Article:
We are in a water crisis in San Diego County. Drought conditions, population growth, and over-drafting of our water supply have led to a water shortage, and this is expected to worsen over time. The demand for water exceeds supply. We San Diegans must begin to change our lifestyles. We need to reduce water consumption and normalize innovative solutions such as wastewater recycling, rain water harvesting, and conservation.
These long-term sustainability initiatives cohere with the Catholic Social Teaching principle of care for creation. Much more can been done to emphasize care for the environment as a Catholic issue in our region. We need your leadership on this issue, to continue to raise awareness about the Church’s teaching that water—the source of life—is intended for all, and that care for God’s creation requires that each of us do our part to conserve our natural resources and promote environmental justice and sustainability.
And finally, with fighter jets on training missions in the skies above us and massive aircraft carriers docked on our shores, San Diego boasts a complex web of military infrastructure. You’ve written that “the church’s teaching directly challenges the embrace of warfare as a regular element of state action,” and yet acceptance of the U.S. miliary’s ongoing role in numerous conflicts around the world is rarely questioned by San Diego residents. Instead, war is frequently taken for granted as a normal part of everyday life. How can we both uphold the dignity of all life and affirm the Catholic position of a presumption against war, while also recognizing the bravery and sacrifices of those who serve in the military? How can we affirm the duty to protect civilian life—for example, the Christians facing persecution in the Middle East today—and see the value of the military’s humanitarian interventions, while resisting the rhetoric of national self-interest that so often accompanies militarism in the US context? These remain important issues for the local church to address and they have global implications.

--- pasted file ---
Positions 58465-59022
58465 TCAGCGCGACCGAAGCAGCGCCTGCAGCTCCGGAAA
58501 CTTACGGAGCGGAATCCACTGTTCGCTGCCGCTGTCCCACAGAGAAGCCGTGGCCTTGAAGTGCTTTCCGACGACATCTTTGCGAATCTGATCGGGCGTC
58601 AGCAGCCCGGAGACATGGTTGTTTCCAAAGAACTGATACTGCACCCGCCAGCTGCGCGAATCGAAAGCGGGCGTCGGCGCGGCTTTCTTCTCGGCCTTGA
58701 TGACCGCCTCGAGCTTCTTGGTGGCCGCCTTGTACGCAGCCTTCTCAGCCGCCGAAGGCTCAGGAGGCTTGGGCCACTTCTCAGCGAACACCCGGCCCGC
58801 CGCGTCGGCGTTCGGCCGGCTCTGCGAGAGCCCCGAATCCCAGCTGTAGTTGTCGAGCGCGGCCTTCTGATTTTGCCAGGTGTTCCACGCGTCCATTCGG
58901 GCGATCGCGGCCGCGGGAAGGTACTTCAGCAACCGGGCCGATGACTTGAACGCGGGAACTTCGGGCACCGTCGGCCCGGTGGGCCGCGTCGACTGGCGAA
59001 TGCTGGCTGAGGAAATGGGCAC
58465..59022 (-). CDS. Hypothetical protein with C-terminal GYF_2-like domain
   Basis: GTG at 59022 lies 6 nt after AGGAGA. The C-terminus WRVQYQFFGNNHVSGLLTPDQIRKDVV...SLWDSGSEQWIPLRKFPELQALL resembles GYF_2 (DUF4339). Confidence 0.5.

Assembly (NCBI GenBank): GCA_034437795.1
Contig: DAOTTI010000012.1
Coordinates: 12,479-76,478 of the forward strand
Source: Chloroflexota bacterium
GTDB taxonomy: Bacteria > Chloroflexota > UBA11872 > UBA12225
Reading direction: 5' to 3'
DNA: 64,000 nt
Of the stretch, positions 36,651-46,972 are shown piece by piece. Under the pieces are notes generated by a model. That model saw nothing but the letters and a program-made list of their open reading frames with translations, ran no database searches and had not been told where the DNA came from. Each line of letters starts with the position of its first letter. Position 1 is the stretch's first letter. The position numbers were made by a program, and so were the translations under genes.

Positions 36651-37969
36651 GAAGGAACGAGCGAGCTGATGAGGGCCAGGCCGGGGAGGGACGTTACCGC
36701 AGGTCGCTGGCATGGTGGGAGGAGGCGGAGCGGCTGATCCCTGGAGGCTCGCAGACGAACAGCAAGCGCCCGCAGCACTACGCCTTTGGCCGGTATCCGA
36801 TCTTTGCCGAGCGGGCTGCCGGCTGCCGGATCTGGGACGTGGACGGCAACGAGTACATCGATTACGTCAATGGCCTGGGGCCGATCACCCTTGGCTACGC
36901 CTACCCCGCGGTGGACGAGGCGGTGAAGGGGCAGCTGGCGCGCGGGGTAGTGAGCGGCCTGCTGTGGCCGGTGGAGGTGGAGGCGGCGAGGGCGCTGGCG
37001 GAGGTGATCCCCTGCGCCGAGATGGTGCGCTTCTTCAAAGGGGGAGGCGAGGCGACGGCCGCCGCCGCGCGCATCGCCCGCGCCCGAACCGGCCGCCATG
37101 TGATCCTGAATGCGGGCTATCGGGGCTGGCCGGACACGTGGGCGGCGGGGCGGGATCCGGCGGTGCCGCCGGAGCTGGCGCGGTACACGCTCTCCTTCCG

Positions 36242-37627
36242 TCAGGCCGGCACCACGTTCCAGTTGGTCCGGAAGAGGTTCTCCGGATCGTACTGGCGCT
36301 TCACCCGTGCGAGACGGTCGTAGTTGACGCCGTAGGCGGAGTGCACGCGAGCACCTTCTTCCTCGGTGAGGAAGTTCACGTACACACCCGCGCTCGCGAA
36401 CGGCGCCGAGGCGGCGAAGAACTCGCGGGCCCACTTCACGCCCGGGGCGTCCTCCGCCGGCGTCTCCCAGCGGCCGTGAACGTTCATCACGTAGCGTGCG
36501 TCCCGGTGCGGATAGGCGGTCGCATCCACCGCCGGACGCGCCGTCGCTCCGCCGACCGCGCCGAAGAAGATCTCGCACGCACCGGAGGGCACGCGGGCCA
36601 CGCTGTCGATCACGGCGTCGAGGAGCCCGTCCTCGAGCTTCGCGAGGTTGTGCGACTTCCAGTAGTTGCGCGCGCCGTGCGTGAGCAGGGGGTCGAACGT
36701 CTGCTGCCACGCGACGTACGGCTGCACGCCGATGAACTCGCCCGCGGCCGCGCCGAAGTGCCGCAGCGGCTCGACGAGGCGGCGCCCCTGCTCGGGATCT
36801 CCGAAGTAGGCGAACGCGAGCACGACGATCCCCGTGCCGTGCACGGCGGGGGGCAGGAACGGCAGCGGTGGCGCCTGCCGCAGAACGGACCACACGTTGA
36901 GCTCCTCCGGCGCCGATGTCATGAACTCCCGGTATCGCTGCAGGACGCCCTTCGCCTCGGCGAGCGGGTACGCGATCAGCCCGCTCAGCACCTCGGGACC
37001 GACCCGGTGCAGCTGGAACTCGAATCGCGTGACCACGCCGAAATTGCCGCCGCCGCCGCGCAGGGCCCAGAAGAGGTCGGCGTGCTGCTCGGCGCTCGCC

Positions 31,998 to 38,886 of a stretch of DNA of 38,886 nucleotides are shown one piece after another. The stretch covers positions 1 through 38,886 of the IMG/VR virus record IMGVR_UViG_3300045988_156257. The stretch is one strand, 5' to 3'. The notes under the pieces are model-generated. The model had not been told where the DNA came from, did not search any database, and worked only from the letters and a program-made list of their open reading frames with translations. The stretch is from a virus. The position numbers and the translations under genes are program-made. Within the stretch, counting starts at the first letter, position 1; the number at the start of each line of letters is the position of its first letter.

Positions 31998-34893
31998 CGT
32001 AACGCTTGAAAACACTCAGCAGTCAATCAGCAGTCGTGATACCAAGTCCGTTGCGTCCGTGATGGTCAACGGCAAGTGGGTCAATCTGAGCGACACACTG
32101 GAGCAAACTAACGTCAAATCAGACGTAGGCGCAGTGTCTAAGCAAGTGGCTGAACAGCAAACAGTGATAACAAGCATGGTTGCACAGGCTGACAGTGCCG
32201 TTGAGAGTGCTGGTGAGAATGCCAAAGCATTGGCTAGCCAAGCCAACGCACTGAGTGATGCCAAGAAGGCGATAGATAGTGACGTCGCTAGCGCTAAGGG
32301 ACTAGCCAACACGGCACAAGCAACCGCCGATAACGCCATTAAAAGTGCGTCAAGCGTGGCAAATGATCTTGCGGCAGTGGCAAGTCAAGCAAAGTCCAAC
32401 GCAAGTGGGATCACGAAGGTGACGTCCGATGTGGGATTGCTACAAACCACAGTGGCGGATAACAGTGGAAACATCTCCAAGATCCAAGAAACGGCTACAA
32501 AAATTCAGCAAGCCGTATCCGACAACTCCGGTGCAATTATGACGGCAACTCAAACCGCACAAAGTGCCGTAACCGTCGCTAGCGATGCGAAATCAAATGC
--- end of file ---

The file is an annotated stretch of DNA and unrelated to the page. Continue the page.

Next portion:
In your writings you have demonstrated your commitment to Catholic social thought, which informs our university’s mission to develop ethical and responsible leaders committed to the common good who are empowered to engage a diverse and changing world. () As a vibrant community of faith in San Diego, we look forward to learning from you and working with you on these and other pressing moral concerns.
I hope that when you get settled in you can come to campus and meet our students. Their enthusiasm for social justice is inspiring! USD students make me feel like I have the best job in the world.
Welcome to your new home, Bishop McElroy.
Assistant Professor, Department of Theology and Religious Studies
University of San Diego